The International Panel on Climate Change (IPCC) released its latest and possibly most pessimistic report earlier this month.
According to the report, the use of fossil fuels needs to be phased out around the world by 2100 if “severe, pervasive and irreversible” damage is to be avoided.
The cost of doing nothing would be much more than taking action, the IPCC said.
UN Secretary-General Ban Ki-moon is quoted as saying, “Science has spoken. There is no ambiguity in their message. Leaders must act. Time is not on our side.”
Although there likely is no single answer to climate change, many believe that a carbon fee-and-dividend system, as proposed by climate scientist Jame Hansen, would be a necessary and important component to any solution.
The system would consist of a carbon tax or fee that would be collected as fossil fuels came out of the ground or across the border.
The proceeds then would be distributed to everyone as a carbon dividend or basic income grant.
A group called Citizens Climate Lobby started in the United States in 2007 to lobby members of Congress to bring in a carbon fee-and-dividend system.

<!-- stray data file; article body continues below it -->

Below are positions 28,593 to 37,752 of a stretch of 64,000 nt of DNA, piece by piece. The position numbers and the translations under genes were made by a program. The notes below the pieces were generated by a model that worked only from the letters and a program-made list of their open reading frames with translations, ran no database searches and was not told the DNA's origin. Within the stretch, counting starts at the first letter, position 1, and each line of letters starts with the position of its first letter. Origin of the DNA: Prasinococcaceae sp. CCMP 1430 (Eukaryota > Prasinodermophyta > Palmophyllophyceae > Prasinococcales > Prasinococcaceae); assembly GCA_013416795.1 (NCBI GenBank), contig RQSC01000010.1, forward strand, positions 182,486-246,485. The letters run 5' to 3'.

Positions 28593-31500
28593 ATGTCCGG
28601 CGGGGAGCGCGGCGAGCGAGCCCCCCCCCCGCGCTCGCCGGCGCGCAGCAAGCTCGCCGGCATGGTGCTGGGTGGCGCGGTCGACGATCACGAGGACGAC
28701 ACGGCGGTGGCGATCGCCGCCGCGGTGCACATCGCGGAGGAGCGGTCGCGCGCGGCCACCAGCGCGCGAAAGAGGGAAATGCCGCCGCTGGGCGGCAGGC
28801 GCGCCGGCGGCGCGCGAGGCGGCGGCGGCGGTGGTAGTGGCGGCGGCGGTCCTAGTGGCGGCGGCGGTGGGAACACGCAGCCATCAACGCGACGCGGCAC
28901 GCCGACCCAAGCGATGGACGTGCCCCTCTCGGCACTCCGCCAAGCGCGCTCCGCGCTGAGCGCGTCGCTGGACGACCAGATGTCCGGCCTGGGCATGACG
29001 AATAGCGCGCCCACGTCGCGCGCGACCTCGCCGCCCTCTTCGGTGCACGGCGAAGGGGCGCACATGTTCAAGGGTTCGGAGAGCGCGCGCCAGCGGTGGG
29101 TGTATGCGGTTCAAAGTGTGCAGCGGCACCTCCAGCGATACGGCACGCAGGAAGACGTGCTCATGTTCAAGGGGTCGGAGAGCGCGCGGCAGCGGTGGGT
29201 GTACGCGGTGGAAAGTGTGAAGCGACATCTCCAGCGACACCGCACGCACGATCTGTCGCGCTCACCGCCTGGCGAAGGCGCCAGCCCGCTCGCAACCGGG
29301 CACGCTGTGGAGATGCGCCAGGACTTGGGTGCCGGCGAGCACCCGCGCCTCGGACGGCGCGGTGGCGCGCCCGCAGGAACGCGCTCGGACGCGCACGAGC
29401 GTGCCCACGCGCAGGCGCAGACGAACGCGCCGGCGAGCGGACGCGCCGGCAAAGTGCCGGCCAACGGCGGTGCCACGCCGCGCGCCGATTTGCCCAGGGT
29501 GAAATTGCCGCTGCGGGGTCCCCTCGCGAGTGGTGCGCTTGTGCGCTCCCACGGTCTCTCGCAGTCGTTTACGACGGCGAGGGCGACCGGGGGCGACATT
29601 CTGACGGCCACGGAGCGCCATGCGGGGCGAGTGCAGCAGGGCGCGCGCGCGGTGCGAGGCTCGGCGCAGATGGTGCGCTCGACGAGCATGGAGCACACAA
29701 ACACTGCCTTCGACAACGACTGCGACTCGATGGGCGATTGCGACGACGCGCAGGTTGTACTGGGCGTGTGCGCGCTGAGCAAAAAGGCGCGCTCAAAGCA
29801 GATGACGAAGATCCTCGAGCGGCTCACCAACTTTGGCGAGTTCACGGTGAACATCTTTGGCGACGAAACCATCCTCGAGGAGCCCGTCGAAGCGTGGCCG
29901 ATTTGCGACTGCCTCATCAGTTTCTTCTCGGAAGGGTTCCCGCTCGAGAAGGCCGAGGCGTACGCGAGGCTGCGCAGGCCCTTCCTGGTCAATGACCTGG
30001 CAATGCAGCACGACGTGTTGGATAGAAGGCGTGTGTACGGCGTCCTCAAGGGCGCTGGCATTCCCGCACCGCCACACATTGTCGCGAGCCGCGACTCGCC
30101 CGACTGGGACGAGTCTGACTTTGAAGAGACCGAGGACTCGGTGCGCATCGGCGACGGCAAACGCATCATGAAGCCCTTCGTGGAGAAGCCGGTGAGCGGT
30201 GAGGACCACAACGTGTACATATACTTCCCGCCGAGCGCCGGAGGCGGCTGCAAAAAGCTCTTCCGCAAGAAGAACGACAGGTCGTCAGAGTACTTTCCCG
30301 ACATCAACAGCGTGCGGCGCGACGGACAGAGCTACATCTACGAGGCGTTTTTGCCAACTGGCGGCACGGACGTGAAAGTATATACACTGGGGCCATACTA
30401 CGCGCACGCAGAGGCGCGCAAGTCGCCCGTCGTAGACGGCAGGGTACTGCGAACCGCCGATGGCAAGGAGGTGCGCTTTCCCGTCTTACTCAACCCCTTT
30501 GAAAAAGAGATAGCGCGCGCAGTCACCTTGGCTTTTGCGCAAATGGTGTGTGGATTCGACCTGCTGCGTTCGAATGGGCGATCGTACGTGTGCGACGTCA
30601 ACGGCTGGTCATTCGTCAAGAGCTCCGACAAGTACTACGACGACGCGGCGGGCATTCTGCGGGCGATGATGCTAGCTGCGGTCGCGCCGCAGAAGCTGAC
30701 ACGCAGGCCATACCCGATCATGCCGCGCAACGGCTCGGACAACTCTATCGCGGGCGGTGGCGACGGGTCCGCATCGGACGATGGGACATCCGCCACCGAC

Since then it has expanded to Canada and around the world.
Interestingly, some of those at CCL-Canada believe that the Conservatives are the federal party most likely to bring in a carbon fee-and-dividend system.
Certainly, the carbon tax here in British Columbia was brought in by Gordon Campbell who, although the leader of the BC Liberals, is a small-c conservative.
A carbon fee-and-dividend system would be a small government solution with minimal bureaucracy, which Conservatives should like.
It would put a tax on fossil fuels that would better represent the price those fuels cost our environment, and then it would let the market decide which alternative sources of energy should replace those fossil fuels.
And it would be hard to imagine anything that would take the wind out the sails of those who criticize the Conservatives’s environmental record than for this government to bring in a carbon fee-and-dividend system.